Sunday, February 22, 2009

The Next Tea Party

A lot of people think our present financial crisis can be blamed on one political party or the other. The Republicans did this, the Democrats did that, and from there you have a raging argument. Once you accept this premise, you vote accordingly, its payback time. Anybody with a political ax to grind has plenty of fodder and a good share of devoted listeners. Kind of a real waste of time.

If we jump back to a President that was qualified to lead in recent history, I would pick Eisenhower. The guy ran a world war machine that defeated the Germans. He knew what sort of logistical costs were involved in moving thousands of men to a foreign land. His concept of getting something done, had to have answers on how to keep these men supplied, logistics is the name of the game in any successful war plan. His decisions were weighed in men’s lives not political BS.

With the present financial mess, I think Ike would have come to the conclusion, we cannot successfully support the banks, it’s logistically impossible. They have to fail and be taken over. Too big to fail means that they should have never been given the chance to get that big. Pay now, or pay later.

We need to fix the present mess and doing nothing is a viable solution. Rick Santelli’s comments from CNBC put it out for everyone to see. Why do we have to pick up the bill for these losers? The rebuttal from the White House Press Secretary was in the clouds. He would have had more credibility announcing that his kids had just won a Posturepedic bed wetting contest. This press secretary needs to take some public speaking lessons, “um” is not something you slip in every third word. The guy reminded me more of a rest room attendant handing out towels; not sure of why he's there or what he's suppose to be doing.

The financial commentators on CNBC are not dummies, they have interview hundreds of people and in their own right, have good financial acumen. Mark Haines has been grilling some of these financial pundits and exposing their narrow comprehension of the situation. It's fun to watch.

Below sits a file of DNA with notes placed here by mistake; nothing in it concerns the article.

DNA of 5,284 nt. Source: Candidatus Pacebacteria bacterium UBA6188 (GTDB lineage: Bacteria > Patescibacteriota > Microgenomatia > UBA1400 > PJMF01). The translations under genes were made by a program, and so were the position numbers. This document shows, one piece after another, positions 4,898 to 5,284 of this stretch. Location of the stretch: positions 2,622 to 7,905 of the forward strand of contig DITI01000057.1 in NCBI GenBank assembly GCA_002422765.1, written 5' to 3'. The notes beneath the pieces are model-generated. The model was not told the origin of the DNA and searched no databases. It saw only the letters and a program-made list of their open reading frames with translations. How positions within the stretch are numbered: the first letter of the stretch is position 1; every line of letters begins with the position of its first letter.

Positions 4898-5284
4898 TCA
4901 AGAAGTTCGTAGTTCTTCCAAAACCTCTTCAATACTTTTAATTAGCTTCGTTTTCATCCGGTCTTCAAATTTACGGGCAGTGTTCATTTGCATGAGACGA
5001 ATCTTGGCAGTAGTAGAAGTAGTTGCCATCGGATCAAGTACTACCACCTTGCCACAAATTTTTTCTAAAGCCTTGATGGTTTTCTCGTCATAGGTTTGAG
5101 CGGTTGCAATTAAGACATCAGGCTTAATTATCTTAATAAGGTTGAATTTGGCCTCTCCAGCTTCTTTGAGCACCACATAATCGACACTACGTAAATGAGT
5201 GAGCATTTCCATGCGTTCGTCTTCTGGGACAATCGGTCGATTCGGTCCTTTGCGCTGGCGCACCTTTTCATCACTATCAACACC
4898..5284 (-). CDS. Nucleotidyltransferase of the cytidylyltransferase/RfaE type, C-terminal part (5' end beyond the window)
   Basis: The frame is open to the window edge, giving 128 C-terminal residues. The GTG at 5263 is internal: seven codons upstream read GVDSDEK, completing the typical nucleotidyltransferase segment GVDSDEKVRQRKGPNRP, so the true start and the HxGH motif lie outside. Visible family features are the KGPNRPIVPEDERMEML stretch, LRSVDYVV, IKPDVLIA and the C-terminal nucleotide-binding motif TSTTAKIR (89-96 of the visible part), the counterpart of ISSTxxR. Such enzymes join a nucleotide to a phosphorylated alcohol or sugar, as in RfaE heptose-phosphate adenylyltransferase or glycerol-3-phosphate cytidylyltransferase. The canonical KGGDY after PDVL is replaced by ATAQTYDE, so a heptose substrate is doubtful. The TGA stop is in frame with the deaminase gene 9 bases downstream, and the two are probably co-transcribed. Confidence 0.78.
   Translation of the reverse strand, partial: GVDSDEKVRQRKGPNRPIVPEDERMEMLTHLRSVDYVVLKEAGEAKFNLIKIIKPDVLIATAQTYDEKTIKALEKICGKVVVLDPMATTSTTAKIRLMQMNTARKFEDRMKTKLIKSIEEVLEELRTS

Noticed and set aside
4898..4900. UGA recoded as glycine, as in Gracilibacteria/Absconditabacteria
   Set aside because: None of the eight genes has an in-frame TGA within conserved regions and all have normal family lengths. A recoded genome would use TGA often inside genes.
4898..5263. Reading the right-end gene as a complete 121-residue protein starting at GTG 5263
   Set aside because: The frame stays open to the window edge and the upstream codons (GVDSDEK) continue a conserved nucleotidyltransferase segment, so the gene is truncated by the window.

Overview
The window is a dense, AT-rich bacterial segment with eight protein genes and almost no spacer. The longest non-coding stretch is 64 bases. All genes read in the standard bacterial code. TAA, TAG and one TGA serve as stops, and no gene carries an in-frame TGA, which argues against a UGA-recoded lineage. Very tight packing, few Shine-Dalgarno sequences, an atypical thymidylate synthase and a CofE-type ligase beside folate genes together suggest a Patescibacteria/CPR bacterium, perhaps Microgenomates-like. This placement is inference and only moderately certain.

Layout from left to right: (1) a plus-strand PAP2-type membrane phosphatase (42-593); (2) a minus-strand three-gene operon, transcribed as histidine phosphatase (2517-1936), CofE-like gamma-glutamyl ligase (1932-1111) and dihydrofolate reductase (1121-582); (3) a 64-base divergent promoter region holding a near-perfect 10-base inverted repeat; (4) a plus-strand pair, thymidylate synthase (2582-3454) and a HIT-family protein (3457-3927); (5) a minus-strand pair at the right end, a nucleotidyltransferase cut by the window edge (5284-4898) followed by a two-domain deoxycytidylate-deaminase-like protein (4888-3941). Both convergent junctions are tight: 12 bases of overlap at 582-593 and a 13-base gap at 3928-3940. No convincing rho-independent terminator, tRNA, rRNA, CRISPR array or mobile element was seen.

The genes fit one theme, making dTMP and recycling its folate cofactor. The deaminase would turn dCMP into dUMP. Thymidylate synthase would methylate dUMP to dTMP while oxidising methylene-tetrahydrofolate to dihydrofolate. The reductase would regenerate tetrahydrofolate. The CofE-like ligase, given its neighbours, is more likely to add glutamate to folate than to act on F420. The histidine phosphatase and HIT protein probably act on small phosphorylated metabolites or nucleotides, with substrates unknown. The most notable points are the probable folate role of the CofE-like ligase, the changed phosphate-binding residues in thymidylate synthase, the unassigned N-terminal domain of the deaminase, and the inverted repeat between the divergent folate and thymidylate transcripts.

I think that we are seeing a consolidation of what the financial commentators consider a solution. The crap has to be marked to market. The banks need to fail for that to happen. If the process is speeded up, it is the foreigners that have the most to lose; they are the ones currently pulling out their money with no loss.

Doing nothing is a solution. What do we have to lose? The country is broke as it is. The bail out money has to be printed and we all know that. Rick Santelli called for a "Chicago Tea Party." Here's a Link to it. Congress needs to wake up and read the tea leaves!


Anonymous said...

I only drink herbal tea. Hope that it is chamomile/peppermint this time.

I agree. Do nothing... let the banks fail. Take them over and then merge or consolidate them with good strong banks that have demonstrated their aptitude and smart business sense.

But also do something... mark debt to market and let it take its toll. Also reduce the size of government, cut government employees in half, and cut income taxes (but 2009 and 2010 should be an income tax holiday before we go into lower income tax rates in 2011 and beyond). Let the government borrow or print to support themselves for a few years so that the economy can get going again. That would be better than using it to bail out banksters. Then in a few years the government will again be receiving high tax revenues.


Jim in San Marcos said...


I agree, but unfortunately it's too simple of a solution. It won't bring in any votes or campaign dollars when our Representatives run for re election.

Anonymous said...

Teaparty. I'm in.
Catholic girl.

Sackerson said...

Hi, Jim. You're right, but that isn't enough, is it? What do you think actually will happen, and how should we take advantage of it?

Jim in San Marcos said...

Hi Sack

Common sense suggests that once all this junk is marked to market, there would be a severe shortage of actual cash. I would expect interest rates to jump up to about 10% to 15% for a month or two. That would trash the long term bond market. The net result could be countries repudiating their debts (which is a sovereign's way of filing bankruptcy)

The real worry here is the possibility of a domino effect on the banks of the world.

dearieme said...

"The guy ran a world war machine that defeated the Germans and the Japanese." No; Ike was a fine fellow, but it was just the Germans who fell to him.

Jim in San Marcos said...

Hi Dearieme

Old age is creeping up on me. I'll sneak back in and edit that. Thank you for pointing it out.

Anonymous said...

Letting the system collapse on its own dead weight is not an option, though very tempting to the purists. Our collapse could mean a collapse of Western civilization. It could plunge the world into the Dark Ages as states splinter and war erupts like mushrooms. We are the king, and we must not give the impression we have lost control, even if we have incurred perhaps a mortal wound.